Good clicklog datasets are hard to come by. Luckily CriteoLabs released a week’s worth of data — a whopping ~11GB! — for a new Kaggle contest. The task is to predict the click-through-rate for ads. We will use online machine learning with Vowpal Wabbit to beat the logistic regression benchmark and get a nr. 1 position on the leaderboard.
Highest scoring team using this benchmark (and cubic features) was Silogram for 14th place.
Our team got 29th place out of 718 competing teams.
tinrtgu posted a very cool benchmark on the forums that uses only standard Python libraries and under 200MB of memory. Now is your chance to play around with online learning, the hash trick, adaptive learning and logistic loss and get a score of ~0.46902 on the public leaderboard.
FastML wrote a blog about this competition with some tips to improve this benchmark.
The competition of optimizing online advertisements with machine learning is like strawberries with chocolate and vanilla: You have large amounts of data, an almost endless variety of features to engineer, and profitable patterns waiting to be discovered.
Identifying (and serving) those ads that have a higher probability of a click, translates into more profit and a higher quality:
- More profit, because in most online advertisement networks, advertisers are only charged when a user clicks on their ads.
- A higher quality, because higher Click-Through-Rates (CTR) implies more relevant advertising (giving a user what he/she wants).
Behavorial retargeting is a form of online advertising where the advertisements are targeted according to previous user behavior, often in the case where a visit did not result in a sale or conversion.
Like Kagglers may try to optimize AUC (Area under Curve) , online advertisers generally aim to optimize Return on Investment (ROI).
Return on Investment = Net profit / investment
Optimizing this formula may be done by:
- keeping the investment low, for example by looking for cheap, but effective marketing opportunities.
- increasing net profits, for example by optimizing the conversion ratio (the amount of web users that turn into paying customers).
Behavioral retargeting can increase ROI through:
- Lowering investment. The networks on which to serve the retargeted ads are usually cheaper than the market average.
- Increasing profit. Shopping cart abandonment is a real problem for online retailers. These customers were lost in the latest stages of the conversion chain. Retargeting with products catered to the user wins a certain percentage of them back.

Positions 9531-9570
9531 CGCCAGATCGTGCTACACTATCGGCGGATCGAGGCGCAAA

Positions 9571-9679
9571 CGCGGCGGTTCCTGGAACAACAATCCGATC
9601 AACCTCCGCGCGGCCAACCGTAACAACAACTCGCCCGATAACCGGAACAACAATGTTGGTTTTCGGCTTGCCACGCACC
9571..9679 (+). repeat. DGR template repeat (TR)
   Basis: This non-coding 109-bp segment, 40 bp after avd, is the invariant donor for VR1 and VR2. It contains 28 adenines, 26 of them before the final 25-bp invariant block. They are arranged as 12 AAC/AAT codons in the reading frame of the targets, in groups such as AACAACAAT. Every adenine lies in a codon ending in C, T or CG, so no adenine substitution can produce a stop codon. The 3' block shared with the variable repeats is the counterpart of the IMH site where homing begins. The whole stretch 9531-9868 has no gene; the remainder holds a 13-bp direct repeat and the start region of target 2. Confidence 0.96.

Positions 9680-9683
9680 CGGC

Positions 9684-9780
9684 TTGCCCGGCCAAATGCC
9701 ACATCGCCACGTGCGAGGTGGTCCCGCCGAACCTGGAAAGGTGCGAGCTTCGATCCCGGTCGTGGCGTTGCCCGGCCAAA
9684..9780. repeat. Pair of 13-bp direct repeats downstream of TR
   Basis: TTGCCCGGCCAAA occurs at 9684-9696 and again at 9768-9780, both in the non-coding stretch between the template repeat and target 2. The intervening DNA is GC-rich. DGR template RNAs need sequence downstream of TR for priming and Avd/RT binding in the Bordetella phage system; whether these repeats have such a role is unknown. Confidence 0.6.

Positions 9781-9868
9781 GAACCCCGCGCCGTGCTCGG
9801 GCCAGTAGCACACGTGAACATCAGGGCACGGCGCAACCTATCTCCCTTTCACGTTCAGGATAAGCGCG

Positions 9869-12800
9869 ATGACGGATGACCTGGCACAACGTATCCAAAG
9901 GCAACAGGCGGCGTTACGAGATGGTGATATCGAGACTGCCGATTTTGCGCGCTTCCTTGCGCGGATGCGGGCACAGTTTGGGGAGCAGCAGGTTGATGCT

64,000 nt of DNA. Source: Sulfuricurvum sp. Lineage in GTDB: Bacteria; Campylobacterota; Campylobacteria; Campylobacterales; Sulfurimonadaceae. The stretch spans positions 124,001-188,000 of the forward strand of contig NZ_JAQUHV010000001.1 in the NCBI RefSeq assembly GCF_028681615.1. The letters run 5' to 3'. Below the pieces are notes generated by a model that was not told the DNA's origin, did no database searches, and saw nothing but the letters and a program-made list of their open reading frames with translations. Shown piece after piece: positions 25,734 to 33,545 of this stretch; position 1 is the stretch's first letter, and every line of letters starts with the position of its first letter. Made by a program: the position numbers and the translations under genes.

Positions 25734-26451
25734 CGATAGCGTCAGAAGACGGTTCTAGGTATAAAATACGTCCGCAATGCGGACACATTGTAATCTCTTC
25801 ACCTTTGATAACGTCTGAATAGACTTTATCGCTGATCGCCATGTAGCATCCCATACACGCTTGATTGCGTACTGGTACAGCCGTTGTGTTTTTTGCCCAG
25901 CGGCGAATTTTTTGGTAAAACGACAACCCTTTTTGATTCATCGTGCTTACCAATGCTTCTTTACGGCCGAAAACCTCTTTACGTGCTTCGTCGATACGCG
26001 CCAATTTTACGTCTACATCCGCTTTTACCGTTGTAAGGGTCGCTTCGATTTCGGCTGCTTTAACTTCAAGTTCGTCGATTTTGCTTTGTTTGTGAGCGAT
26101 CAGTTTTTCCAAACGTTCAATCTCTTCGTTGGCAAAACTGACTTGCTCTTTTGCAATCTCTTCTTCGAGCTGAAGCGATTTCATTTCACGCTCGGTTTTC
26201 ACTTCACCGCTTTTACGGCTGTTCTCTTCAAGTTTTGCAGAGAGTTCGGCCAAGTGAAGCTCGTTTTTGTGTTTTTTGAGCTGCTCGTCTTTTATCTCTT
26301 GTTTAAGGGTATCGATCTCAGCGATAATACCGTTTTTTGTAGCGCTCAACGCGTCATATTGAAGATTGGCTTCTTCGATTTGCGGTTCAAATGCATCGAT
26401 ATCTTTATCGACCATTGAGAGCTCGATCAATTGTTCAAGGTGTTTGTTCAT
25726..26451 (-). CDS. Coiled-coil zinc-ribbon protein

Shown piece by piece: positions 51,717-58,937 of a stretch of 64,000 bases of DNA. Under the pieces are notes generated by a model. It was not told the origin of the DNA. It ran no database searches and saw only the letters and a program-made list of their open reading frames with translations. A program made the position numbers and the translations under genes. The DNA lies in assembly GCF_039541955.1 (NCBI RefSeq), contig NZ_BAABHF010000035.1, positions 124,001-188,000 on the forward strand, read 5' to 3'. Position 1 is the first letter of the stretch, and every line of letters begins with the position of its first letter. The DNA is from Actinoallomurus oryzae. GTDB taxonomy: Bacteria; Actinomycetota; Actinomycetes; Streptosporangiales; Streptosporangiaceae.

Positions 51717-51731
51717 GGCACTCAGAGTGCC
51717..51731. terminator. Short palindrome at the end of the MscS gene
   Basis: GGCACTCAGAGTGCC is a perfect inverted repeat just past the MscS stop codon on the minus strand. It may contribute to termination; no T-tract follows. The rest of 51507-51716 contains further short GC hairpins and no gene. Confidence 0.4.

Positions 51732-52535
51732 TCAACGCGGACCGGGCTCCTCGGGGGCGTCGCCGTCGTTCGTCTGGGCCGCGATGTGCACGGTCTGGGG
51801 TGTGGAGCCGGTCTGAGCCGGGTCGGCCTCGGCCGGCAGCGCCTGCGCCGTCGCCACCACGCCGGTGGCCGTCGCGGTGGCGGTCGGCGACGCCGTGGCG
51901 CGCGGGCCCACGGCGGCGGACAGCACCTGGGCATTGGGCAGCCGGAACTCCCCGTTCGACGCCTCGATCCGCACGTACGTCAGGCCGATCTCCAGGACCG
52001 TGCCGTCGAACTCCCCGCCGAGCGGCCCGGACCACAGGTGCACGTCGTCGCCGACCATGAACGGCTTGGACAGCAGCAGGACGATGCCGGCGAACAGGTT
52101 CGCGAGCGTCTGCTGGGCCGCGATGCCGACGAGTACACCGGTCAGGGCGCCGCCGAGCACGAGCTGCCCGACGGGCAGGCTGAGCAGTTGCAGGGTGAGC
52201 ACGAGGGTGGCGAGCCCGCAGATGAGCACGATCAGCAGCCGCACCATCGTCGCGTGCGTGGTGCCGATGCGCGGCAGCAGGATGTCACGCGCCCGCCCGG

Criteo is a retargeting company working together with online retailers to serve online advertisements.
One of the core products of Criteo is a prediction engine. The engine is capable of predicting effective personalized advertisements on a web scale: real-time optimization of ad campaigns, click-through rates and conversion.
For this prediction engine they are always looking for ways to engineer new informative features.
A behavioral numerical feature may be the count of previous purchases. A behavioral categorical feature may be the product ID that was added to a shopping cart, but not purchased.
The engineering blog also shows how Criteo is creating web graphs (without using web crawlers) to engineer new features.
The web as seen by Criteo [from the Criteo Engineering blog]
Show us the data!
For this contest Criteo’s R&D division, CriteoLabs, has released a week’s worth of click data. CriteoLabs is one of the biggest European R&D divisions with a focus on predictive advertising.
The train set has 45.840.616 labelled ads (click-through “1” or not “0”). The test set has 6.042.135 unlabelled ads. Both sets are sampled to have a near even distribution of clicks and non-clicks.
We have 13 columns of integer features (mostly count features), and 26 columns with hashed categorical features.
- Publisher features, such as the domain of the url where the ad was displayed;
- Advertiser features (advertiser id, type of products,…)
- User features, for instance browser type;
- Interaction of the user with the advertiser, such as the number of the times the user visited the advertiser website.
Our task now is to create a model that will predict the probability of a click.
Online Machine Learning with VW
I think that sticking with your favorite machine learning tool or algorithm for all classification and regression problems, is like picking a chess opening and only playing that against all opponents. You can get lucky and pick a solid opening that will do well most of the times, or you are stuck with a quirky, outdated, or peculiar opening.
Vowpal Wabbit is how Elmer Fudd would pronounce Vorpal Rabbit. I picture the Killer Rabbit of Caerbannog brandishing a +5 vorpal sword. It would give any player an unfair advantage if they found it early on in the game.
One, two! One, two! And through and through. The vorpal blade went snicker-snack!He left it dead, and with its head he went galumphing back. — Jabberwocky
If you follow my blogs, you’ll know that I’ve tried Vowpal Wabbit on many Kaggle competitions. It won’t perform the best on all competitions, though it will perform in most (Multiclass Classification, Regression, online LDA, Matrix Factorization, Structured Prediction, Neural network reduction, Feature interactions), and is a robust addition to many ensembles.